Your Pals,

    (Mom of) Murphy & Stanley

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  7. Excellent rat and Mom is giggling at the "boob weight" comment as she always shows as slightly high in weight with the charts but she's rather, uh top heavy, if you catch my drift.

    So her doc says her weight is fine for her "build".

    We eat a little meat in our household, a few nights a week but the main thing is, the food we do eat is food, not processed, not junk but food from the ground or the trees and grains we get at the local grist mill. Mom and Dad said they feel MUCH better eating this way. Thank you for your wise words

    Abby the Lab

    PS. I still hate carrots though

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  8. Excellent RANT - Mom says it's been a long day. -)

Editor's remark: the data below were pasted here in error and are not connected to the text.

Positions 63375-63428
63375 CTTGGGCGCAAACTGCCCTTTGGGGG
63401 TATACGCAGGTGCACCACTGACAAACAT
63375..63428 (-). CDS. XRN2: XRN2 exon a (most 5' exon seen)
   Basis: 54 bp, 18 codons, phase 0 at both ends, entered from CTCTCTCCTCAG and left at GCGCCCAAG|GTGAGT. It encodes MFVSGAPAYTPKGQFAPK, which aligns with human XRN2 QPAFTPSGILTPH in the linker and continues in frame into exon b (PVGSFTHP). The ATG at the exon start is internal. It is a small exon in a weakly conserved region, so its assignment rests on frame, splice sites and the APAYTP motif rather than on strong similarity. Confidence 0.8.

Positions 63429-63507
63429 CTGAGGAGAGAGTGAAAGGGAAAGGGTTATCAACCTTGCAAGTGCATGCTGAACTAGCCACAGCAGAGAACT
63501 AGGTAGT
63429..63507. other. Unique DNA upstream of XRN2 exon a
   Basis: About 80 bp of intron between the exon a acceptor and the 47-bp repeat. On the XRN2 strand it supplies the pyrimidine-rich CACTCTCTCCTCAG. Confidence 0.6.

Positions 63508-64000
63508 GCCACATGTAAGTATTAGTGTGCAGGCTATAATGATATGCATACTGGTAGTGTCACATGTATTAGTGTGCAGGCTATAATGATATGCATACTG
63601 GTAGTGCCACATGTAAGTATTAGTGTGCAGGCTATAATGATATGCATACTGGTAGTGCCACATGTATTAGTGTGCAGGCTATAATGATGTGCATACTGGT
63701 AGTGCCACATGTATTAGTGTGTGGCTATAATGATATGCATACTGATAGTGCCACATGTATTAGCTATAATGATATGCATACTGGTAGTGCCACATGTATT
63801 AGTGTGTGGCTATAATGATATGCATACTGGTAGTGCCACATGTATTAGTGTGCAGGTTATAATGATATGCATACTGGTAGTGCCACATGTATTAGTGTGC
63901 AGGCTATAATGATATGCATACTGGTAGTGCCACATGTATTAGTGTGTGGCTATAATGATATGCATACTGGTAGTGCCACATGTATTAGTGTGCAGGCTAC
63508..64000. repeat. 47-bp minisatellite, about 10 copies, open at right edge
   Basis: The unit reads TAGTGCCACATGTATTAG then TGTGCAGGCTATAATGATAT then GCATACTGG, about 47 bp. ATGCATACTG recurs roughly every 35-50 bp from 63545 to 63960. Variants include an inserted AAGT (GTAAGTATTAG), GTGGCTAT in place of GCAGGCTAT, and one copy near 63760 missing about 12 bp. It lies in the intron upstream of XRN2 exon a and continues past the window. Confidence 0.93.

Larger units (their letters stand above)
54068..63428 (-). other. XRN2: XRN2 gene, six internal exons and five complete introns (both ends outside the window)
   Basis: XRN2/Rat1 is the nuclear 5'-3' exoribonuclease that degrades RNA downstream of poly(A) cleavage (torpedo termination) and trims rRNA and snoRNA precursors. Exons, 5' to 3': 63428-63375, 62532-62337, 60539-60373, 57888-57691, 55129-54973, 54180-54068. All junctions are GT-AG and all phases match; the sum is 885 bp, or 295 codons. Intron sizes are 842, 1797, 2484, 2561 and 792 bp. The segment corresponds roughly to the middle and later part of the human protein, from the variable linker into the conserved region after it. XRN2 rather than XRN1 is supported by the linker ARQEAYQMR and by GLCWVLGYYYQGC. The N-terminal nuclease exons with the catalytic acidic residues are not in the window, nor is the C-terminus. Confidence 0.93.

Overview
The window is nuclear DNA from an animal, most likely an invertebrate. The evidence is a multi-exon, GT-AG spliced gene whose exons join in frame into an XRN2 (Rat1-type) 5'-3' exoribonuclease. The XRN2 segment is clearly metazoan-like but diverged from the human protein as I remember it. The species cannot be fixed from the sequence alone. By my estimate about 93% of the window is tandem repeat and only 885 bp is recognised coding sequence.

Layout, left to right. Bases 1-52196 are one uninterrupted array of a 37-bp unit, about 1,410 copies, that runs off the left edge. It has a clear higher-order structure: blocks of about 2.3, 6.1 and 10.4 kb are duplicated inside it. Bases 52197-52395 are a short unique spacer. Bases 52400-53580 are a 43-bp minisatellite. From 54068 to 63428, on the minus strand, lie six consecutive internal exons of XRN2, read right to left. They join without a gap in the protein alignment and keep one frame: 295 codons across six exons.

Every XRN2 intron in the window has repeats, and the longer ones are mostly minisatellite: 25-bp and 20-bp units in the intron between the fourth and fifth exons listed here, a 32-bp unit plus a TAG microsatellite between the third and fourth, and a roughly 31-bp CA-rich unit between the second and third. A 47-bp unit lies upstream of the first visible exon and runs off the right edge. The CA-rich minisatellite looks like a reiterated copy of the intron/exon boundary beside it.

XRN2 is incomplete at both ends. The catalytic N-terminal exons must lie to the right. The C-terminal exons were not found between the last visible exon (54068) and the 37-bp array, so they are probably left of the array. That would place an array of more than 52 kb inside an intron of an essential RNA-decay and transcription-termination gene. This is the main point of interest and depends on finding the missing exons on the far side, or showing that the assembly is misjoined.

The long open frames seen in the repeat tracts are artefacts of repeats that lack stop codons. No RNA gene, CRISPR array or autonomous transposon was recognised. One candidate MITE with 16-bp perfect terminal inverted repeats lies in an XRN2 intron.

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    1. Hari OM
      hehehehe - I getchya! But Abby, carrots are so gooooooddd... don't worry. that was one thing Jade always tried to leave as well - then I took to grating them and - voila! Yxx

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  9. I agree food is unavoidable... I sometimes wish it would be different :o) I had no clue about the Linda Mc Cartney food, I would like to try the burgers. France is a little like a wasteland for vegetarians :o( maybe it's better in bigger towns, but here it is a challenge :o)
    easy rider

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    1. Hari OM
      ...indeed, Easy... and you'll recall that it was the 'wasteland' symptom which began all this ranting here!!! I rarely keep processed anything, as you will have gathered... but the McCartney range really is pretty good and very handy - especially for a lone dweller! Yxx